Abramson Cancer Center director, Robert Vonderheide and deputy director, Katherine Nathanson announced the appointment of Karen Glanz, PhD, MPH as Associate Director for Community Engaged Research and Leader for the Cancer Control Program.
“Dr. Glanz is the George A. Weiss University Professor in the Perelman School of Medicine and the School of Nursing, as one of Penn’s distinguished Penn Integrates Knowledge (PIK) Professors. Dr. Glanz is director of the federally funded UPenn Prevention Research Center. Dr. Glanz is a behavioral scientist with public health expertise. Her basic and translational research in community and healthcare settings focuses on obesity, nutrition, and the built environment; reduction of health disparities; and novel health communication technologies. She has made important and sustained contributions to cancer prevention and control. With more than 480 publications and designation as a Most Highly-Cited Author over the past 20 years (top 0.5% of authors in the field), Dr. Glanz’s scholarship has been consistently interdisciplinary and highly influential in advancing the science of understanding, predicting, and changing health-related behavior. Dr. Glanz is an elected member of the National Academy of Medicine, served on the US Task Force on Community Preventive Services for 10 years, and is a current member of the NHLBI Advisory Council. Dr. Glanz has been a valued member of the Cancer Control Program at the ACC since 2009.”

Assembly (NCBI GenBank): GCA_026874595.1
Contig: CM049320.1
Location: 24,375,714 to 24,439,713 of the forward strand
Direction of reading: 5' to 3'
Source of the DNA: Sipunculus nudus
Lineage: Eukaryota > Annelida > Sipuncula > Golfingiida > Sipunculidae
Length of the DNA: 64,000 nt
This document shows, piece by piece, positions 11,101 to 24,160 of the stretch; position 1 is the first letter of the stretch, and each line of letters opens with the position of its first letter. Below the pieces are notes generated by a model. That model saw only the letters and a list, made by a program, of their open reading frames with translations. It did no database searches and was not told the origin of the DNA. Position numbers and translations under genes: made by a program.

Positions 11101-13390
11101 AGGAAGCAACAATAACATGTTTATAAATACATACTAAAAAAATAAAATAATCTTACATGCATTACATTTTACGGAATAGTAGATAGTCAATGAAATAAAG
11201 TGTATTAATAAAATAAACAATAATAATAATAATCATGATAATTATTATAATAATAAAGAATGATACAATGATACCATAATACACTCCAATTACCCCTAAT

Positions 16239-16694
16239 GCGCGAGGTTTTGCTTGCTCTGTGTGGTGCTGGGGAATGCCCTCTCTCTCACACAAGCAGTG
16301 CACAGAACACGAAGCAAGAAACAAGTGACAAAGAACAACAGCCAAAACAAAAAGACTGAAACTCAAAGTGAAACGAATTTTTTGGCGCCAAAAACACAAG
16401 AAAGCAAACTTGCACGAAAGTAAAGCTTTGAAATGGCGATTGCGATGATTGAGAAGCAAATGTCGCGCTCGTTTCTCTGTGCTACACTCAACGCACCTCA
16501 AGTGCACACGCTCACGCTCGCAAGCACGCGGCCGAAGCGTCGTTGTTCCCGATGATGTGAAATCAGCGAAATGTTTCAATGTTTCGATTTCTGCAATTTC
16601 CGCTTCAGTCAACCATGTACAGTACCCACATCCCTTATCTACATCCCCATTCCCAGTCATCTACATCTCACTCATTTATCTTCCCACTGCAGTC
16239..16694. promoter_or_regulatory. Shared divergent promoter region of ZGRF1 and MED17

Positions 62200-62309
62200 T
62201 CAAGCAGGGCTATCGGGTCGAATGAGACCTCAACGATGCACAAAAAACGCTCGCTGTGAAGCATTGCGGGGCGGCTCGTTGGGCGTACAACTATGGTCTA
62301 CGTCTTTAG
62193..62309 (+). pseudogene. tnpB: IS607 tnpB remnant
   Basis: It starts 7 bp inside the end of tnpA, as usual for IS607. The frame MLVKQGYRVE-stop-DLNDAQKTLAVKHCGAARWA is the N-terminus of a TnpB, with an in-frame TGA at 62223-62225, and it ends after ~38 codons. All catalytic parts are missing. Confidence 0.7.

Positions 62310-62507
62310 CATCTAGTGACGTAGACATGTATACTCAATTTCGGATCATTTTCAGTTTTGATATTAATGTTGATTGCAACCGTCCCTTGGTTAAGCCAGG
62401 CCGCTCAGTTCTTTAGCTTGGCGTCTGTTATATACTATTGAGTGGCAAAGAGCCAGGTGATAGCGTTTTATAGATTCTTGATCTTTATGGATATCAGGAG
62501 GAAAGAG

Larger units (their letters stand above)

The Cancer Control Program is a transdisciplinary Program composed of members who focus on the identification of the genetic, behavioral, and health care determinants of cancer susceptibility and the development and implementation of strategies to lower risk and improve outcomes.
Dr. Glanz will step into the role previously held by Marilyn Schapira, MD, MPH, Principal Investigator on the UPenn PRC Economic Impact of Clinical Trials for Childhood Cancer Project. Dr. Schapira will continue to work with the Cancer Control Program at Abramson Cancer Center and teach medicine at the Perelman School of Medicine.
This piece was featured in UPenn’s PRC Researchers in the News on November 27, 2018.